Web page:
by Edgardo Díaz Díaz

Bomba, one of Puerto Rico’s quintessentially Black-centered traditions,
may be understood in at least six ways.

What is Bomba?

First, bomba is understood as a converging group of styles comprising dance, music, speech, and drumming introduced and developed in Puerto Rico from the 16th through the 19th centuries by people of African ancestry. Perhaps since the first African slaves were shipped in the 1500s, bomba has also been used in its plural form (bombas) in reference to the set of drums conveying various meaningful rhythmic patterns (known as toques) for these styles. Since approximately the 1800s local popular culture often alluded to bomba as toques de bomba. One example of toques de bomba is the drumming-based language once devised by slaves as a way to communicate with their peers at distant plantations during their frequent rebellions. Otherwise, the form on which toques de bomba are primarily performed consists generally of responsorial chants engaging a singer and a choir in various identifiable songs, or repeated phrases that may be understood as sones de bomba. Various dance styles introduced by slaves are also identified within the realm of bomba, and so, they are referred to as bailes de bomba. A few of these dances are creolized adaptations of quadrilles that were in vogue among French aristocrats around the early nineteenth century. Bomba practitioners distinguish these European dances from the rest so that they constitute an established sequence of bailes de bomba. At times, this sequence is understood as seis de bombas (not to be confused with seis bombeao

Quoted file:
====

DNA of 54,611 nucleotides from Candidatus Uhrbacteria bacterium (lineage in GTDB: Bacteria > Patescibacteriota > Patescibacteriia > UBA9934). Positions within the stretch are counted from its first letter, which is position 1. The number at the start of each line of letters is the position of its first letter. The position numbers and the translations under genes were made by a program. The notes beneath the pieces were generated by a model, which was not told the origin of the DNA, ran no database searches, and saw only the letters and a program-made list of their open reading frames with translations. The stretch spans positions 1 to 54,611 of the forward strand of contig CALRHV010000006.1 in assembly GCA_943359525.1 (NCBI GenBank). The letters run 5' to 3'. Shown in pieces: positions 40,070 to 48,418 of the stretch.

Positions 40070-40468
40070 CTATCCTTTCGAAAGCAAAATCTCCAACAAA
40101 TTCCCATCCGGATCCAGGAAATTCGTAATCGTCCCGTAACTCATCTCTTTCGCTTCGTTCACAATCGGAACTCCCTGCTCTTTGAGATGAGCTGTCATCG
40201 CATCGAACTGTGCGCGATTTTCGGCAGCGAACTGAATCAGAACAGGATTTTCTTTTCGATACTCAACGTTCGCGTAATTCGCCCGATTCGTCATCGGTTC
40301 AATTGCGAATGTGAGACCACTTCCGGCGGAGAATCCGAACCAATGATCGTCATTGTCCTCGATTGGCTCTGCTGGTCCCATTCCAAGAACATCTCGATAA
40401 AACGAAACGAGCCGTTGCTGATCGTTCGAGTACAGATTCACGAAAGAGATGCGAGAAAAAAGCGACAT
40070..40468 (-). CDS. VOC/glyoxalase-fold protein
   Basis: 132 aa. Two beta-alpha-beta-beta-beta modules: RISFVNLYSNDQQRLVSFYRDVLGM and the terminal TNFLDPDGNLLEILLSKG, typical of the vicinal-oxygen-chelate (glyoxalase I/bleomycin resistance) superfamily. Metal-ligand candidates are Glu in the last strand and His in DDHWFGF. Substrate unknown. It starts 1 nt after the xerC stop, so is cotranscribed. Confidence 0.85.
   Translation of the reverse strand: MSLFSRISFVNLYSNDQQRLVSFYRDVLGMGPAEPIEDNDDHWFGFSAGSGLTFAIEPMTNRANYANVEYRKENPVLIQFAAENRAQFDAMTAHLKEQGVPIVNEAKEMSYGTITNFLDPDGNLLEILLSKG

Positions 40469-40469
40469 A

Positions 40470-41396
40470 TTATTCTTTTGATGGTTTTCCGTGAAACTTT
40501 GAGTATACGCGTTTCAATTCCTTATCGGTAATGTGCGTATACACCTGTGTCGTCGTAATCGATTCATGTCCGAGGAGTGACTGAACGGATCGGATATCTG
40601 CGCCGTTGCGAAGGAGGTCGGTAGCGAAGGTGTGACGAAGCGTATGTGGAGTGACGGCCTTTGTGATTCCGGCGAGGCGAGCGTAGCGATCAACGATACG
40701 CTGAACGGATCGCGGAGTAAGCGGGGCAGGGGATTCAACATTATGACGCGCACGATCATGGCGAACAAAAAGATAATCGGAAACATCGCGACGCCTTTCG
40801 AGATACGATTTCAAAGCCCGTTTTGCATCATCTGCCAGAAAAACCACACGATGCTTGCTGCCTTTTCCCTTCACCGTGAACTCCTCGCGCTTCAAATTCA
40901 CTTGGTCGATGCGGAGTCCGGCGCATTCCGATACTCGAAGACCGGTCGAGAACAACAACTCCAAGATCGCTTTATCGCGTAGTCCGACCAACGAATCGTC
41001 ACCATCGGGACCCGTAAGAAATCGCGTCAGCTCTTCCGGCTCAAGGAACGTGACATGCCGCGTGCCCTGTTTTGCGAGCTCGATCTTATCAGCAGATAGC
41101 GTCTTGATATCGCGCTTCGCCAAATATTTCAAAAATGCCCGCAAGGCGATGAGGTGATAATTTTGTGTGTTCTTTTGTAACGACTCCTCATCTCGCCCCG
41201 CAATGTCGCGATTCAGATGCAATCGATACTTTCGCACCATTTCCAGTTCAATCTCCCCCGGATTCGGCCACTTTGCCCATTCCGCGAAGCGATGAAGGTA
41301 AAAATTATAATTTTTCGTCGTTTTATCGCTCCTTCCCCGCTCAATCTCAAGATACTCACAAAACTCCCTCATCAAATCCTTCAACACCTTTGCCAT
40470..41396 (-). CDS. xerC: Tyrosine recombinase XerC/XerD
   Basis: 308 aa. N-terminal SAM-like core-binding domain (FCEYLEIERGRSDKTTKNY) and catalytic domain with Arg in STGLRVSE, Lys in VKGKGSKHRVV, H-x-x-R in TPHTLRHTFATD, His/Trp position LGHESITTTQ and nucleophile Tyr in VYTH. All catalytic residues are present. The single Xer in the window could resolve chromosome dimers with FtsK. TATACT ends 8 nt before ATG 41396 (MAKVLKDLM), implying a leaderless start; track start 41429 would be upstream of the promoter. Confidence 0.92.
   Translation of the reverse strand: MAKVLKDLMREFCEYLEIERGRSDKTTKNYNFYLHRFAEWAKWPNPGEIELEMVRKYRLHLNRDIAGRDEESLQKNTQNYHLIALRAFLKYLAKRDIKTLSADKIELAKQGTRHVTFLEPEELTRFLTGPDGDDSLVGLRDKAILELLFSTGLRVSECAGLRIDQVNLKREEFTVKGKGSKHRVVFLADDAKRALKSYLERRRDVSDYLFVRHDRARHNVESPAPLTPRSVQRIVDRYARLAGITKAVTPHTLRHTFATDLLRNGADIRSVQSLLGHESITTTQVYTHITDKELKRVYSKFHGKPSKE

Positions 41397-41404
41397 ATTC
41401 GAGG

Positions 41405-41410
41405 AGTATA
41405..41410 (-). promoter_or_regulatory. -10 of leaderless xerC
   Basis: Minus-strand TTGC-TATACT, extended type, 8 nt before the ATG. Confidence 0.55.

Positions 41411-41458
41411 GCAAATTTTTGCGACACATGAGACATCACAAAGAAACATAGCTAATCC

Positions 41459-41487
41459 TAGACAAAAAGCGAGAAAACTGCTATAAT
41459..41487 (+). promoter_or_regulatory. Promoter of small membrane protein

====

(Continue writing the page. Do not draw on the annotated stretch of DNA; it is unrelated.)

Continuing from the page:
If someone asks you what bomba is about, you may tell that bomba may be defined as:

1.       A group of various styles (toques, sones, bailes, seis de bomba)
2.       Two or more barrel-shaped drums, then referring to bomba (or bulá) drums
3.       An inventory of rhythmic patterns (toques)
4.       A repertoire of identifiable songs or phrases (sones)
5.       A gamut of dances (bailes)
6.       An established sequence of bailes de bombabomba)

Content credits Center for Puerto Rican Studies
Image Credits: Cortesy of Edgardo Díaz Díaz| All Rights Reserved